The following has been gathered from secondary websites, news and presentations.

Some of the terminology contained in the headings and body of these links is misleading. These have been taken from press articles, websites and videos. The use of the word stampede and panic is not what you will find to be the causes of the incidents shown. The information provided is reflecting the articles written and it is being left to you to interoperate what you see and read and come to your own conclusions. Please also not that this list only refers to gatherings involving events such as concerts, sports, night clubs (entertainment). There is only inclusion of some significant events out with this.


Bolivar metro station disaster 11/03/1918

The stampede of March 11, 1918 at the Bolivar station is a deadly crowd movement that occurred during the First World War, on the night of March 11 to 12, 1918, at the Bolivar station of the Paris metro.

While the 19th arrondissement of Paris suffered a bombardment from the German air force, the population sought refuge in the station, fitted out as an anti-aircraft shelter, but came up against access doors opening only towards the outside. In the panic, many people died of suffocation or crushed against the doors. Despite the large number of victims, which has never been determined with certainty, this drama remains unknown today, having been confused with the heavy toll of the bombings.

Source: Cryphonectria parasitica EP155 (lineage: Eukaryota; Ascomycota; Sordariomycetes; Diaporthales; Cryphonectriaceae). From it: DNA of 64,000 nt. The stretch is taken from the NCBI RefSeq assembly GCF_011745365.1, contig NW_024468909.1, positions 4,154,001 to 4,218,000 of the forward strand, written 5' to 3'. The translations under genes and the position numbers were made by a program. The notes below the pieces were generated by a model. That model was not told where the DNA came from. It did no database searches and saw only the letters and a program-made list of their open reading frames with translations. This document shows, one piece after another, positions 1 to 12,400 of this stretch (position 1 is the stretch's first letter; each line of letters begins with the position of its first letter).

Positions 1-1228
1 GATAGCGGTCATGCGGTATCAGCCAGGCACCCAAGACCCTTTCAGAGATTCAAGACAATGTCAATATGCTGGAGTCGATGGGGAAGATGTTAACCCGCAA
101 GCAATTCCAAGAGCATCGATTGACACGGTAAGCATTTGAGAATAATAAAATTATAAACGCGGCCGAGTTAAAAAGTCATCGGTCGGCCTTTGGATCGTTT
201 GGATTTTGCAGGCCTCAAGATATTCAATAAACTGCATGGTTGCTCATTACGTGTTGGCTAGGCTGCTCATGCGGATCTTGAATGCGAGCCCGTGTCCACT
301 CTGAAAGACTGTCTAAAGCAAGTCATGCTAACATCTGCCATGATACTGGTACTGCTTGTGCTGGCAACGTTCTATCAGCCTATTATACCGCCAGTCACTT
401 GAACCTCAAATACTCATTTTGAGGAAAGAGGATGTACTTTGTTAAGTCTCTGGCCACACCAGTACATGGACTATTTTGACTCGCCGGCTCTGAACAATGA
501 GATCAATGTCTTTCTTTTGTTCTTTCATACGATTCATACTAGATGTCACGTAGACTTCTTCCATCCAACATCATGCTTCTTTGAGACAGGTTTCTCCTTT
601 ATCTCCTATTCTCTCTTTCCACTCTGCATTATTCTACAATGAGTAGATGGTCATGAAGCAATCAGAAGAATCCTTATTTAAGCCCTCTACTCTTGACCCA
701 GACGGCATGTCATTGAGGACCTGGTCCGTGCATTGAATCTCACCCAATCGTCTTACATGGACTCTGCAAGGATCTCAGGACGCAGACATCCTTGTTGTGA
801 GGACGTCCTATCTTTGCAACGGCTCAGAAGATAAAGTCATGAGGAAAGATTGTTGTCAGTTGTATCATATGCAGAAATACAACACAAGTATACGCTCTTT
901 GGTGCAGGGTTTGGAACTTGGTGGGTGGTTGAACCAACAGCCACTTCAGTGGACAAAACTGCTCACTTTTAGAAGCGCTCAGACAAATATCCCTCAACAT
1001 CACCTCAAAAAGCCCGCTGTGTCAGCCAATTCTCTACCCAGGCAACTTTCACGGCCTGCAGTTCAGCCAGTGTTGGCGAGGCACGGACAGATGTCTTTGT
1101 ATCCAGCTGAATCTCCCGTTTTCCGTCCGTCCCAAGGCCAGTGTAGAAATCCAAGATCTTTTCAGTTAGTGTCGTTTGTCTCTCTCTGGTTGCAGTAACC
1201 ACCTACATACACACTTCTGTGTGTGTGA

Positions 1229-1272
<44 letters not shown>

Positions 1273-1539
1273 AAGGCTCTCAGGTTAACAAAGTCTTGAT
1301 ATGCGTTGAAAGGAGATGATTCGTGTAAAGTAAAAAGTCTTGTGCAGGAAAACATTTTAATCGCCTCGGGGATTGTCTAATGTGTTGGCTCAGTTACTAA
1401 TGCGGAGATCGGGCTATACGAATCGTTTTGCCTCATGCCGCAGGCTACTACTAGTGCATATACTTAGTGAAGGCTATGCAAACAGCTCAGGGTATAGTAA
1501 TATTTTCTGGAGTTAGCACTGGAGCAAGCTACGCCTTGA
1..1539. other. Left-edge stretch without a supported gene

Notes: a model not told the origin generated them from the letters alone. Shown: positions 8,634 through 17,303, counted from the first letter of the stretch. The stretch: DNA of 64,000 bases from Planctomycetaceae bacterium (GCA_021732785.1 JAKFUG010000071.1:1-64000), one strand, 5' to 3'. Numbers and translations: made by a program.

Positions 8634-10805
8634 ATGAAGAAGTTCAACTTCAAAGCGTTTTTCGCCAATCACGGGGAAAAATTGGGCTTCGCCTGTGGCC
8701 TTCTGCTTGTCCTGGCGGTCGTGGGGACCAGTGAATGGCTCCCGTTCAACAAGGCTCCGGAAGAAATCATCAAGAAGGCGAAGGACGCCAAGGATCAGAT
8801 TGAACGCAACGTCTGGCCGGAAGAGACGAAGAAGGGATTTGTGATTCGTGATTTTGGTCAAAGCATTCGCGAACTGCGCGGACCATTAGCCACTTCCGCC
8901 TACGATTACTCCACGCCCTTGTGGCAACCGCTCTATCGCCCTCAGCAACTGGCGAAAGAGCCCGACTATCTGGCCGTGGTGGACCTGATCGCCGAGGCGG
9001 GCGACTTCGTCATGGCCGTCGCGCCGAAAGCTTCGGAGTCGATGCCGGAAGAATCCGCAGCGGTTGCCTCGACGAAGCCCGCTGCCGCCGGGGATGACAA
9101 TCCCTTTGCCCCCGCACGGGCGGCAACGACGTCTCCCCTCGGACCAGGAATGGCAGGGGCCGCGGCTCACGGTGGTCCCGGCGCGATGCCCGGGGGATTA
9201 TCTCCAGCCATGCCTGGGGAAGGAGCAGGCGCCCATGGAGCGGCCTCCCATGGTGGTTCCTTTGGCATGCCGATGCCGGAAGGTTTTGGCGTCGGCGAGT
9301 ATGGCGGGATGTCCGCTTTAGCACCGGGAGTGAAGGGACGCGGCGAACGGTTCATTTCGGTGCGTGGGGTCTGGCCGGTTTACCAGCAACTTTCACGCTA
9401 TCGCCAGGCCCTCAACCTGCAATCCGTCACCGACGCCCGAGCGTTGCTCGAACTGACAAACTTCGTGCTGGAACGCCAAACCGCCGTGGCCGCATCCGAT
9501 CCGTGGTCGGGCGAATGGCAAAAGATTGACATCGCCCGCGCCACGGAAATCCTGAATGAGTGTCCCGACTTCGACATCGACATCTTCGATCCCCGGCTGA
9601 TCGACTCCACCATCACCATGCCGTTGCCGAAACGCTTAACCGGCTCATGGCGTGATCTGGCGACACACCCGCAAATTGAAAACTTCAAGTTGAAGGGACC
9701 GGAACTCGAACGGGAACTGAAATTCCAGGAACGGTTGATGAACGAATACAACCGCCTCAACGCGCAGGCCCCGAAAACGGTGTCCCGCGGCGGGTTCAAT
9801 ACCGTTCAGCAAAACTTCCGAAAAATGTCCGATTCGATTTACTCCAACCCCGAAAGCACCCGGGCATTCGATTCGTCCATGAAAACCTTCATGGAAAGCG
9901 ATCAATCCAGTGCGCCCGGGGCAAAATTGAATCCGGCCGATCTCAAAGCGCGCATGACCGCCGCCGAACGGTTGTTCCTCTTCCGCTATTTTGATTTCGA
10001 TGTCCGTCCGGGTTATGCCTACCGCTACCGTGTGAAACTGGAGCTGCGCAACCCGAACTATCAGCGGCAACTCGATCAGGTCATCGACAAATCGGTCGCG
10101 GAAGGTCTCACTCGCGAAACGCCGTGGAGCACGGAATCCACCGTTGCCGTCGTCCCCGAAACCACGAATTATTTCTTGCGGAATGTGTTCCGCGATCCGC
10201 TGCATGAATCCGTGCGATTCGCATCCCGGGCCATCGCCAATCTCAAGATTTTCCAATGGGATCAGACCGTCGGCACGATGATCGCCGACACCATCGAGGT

Italian Hall disaster 24/12/2013

The Italian Hall Disaster (sometimes referred to as the 1913 Massacre) was a tragedy that occurred on Wednesday, December 24, 1913, in Calumet, Michigan, United States. Seventy-three men, women, and children – mostly striking mine workers and their families – were crushed to death in a stampede when someone falsely shouted “fire” at a crowded Christmas party

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